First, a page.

Chinese operators speed up FTTx deployment

Chinese operators speed up FTTx deployment

Iris Hong  |   July 16, 2009

China is now home to over 300 million internet users, 90% of whom use broadband access. China's broadband service providers are adding some 10 million users per year, reaching 89.8 million subs at the end of April, and expect to top 100 million by year-end.

With broadband penetration at seven percentage points below the global average, the market has significant room for growth.

Approximately 80% of Chinese broadband subscribers use ADSL technology while the majority of the remaining use FTTx, mainly FTTB plus LAN or FTTB plus DSL. While ADSL is losing its competitiveness to 3G mobile broadband technologies, wireline operators China Telecom and China Unicom are under pressure to increase their bandwidth using FTTx. The two operators now offer not more than 2 Mbps of bandwidth on average.

According to statistics from the China Association of Communications Enterprises (CACE), China had six million subscribers of Ethernet Passive Optical Network-based FTTx services as of the end of 2008.

Industry sources said that the three telecom operators are likely to deploy 15 million FTTx lines in 2009 and FTTx subscribers are expected to top 50 million in 2012.

In Shanghai, China Telecom has announced it will invest 6 billion yuan ($877.9 million) in the next two years on a 100-Mbps metro optical network. The telco expects to have 750,000 FTTH subscribers by the end of the year and three million by the end of 2011.

FTTx stimulus

China's 3G and FTTx rollouts by state-owned carriers are part of the government's economic stimulus plan. In its Electronics and Information Industry Adjustment and Revitalization Plan, in April China's State Council declared that the country would speed up the "deployment of next-generation internet and broadband fiber access networks" between now and 2011.

FTTx is seen as a technology that helps eliminate the information gap between the rich and the poor, and the urban and the rural.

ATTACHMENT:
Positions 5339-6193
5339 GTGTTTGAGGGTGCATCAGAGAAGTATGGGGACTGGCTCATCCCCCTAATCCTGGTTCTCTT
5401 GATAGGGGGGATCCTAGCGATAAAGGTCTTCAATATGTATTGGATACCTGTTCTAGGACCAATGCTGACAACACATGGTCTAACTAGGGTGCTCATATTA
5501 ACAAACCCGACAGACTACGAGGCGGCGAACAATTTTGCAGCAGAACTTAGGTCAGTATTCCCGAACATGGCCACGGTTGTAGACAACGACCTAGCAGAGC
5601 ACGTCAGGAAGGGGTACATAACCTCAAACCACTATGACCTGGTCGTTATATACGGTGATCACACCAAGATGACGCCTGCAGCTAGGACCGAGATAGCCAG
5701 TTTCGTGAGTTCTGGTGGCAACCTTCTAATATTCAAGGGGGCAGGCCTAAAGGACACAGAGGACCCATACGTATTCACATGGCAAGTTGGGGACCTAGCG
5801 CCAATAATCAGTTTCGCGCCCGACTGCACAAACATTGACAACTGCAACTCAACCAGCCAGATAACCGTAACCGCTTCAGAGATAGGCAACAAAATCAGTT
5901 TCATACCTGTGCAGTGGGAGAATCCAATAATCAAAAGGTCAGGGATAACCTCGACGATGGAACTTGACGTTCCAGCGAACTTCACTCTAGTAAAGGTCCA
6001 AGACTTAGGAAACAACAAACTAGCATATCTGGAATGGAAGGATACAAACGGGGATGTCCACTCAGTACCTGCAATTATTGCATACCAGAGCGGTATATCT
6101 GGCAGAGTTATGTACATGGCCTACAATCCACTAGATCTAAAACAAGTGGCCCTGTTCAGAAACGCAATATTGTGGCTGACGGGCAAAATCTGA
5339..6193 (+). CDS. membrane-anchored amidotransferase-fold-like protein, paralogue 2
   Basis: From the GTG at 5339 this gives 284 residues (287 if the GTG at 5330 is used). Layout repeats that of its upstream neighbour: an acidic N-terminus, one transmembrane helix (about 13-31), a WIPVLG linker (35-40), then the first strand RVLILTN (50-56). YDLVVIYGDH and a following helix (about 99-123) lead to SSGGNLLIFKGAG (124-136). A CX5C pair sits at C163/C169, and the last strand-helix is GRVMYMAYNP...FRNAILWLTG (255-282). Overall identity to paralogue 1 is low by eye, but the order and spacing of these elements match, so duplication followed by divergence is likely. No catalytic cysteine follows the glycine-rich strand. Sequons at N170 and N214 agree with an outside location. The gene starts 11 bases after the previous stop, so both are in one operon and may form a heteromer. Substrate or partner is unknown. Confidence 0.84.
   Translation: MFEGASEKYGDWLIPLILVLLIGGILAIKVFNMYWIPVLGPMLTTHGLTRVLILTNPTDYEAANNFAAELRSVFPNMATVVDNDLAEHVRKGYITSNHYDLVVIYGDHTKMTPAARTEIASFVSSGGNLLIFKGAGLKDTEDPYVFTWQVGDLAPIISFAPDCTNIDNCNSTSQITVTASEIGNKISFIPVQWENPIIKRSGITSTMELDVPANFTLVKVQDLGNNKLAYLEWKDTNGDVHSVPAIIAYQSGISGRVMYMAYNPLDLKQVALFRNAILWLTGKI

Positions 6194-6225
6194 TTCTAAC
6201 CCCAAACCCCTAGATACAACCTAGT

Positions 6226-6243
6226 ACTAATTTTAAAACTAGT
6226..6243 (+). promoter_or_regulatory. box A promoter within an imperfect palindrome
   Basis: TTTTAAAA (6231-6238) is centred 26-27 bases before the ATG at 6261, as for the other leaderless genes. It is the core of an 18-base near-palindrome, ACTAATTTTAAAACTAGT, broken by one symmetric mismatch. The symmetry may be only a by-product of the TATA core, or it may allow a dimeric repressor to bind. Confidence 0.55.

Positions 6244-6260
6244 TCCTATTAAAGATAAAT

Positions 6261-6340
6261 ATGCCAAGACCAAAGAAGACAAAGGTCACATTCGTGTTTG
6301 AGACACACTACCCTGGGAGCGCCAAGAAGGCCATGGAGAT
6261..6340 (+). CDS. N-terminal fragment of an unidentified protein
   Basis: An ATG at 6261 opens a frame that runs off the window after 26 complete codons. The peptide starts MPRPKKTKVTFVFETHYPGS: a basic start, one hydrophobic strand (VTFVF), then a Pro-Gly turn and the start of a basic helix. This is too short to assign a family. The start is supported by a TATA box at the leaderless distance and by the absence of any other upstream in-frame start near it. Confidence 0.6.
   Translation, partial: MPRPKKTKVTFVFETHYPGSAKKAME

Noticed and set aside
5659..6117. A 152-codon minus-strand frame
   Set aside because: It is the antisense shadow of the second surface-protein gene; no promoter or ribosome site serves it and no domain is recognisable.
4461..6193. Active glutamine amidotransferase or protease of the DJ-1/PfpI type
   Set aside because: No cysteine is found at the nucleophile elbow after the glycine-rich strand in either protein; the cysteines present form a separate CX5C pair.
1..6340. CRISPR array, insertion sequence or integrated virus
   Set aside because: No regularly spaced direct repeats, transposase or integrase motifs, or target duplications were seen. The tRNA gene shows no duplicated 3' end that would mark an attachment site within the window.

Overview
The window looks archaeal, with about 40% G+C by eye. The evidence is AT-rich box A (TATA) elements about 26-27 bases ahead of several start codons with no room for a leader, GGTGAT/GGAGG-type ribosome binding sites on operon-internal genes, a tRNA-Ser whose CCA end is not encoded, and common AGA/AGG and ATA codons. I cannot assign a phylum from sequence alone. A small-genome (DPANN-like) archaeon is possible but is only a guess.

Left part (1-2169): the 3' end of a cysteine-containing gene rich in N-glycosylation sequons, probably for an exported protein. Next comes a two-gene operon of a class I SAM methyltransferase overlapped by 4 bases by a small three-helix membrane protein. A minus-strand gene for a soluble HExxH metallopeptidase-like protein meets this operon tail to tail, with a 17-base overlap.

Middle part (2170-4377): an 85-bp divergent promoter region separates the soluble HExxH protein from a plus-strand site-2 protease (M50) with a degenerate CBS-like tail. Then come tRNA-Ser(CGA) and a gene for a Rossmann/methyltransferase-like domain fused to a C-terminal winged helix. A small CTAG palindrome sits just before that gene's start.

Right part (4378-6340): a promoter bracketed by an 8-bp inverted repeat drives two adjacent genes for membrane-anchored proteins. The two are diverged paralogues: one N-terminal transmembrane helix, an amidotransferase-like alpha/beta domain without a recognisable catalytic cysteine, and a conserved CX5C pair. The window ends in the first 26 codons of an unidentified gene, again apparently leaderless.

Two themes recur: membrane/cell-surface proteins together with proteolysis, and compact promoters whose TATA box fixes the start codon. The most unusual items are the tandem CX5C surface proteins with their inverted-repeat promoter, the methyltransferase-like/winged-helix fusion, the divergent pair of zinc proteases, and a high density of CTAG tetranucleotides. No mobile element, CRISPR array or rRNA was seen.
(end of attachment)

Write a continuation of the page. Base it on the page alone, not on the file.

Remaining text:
The continued decrease in the price of FTTx equipment has made it possible to deploy on a large scale in China. Wu Jiang, an official from FiberHome, said at the 2009 China FTTH Development Summit in Beijing last month that the cost of providing FTTB plus LAN for each subscriber is 300 yuan ($43.90) and that of FTTB plus DSL is 400 yuan ($58.50). They are close to the cost of using copper wiring. Even using FTTH, which brings the optical signal all the way to the end user's living or office space, the cost has been reduced to 1,300 yuan ($190.20) per subscriber.

EPON and GPON (Gigabit Passive Optical Network) are the two major technologies now used for FTTx deployment in China.

China Telecom and China Unicom have adopted EPON due to its lower cost but are also following GPON closely and conducting trials. As GPON equipment prices decline, they are likely to adopt GPON in future FTTx projects.

According to ZTE Corp, eight million EPON lines were installed last year, and ZTE supplied about half of them. China Unicom recently issued a tender for EPON equipment to support the rollout of 11 million FTTx lines - quite probably the world's largest EPON tender to date.

Early this year FiberHome, Huawei, ZTE and Alcatel-Lucent were selected to supply 2,300 GPON lines to China Telecom for trials in Beijing, Shanghai, Wuhan and Hangzhou.

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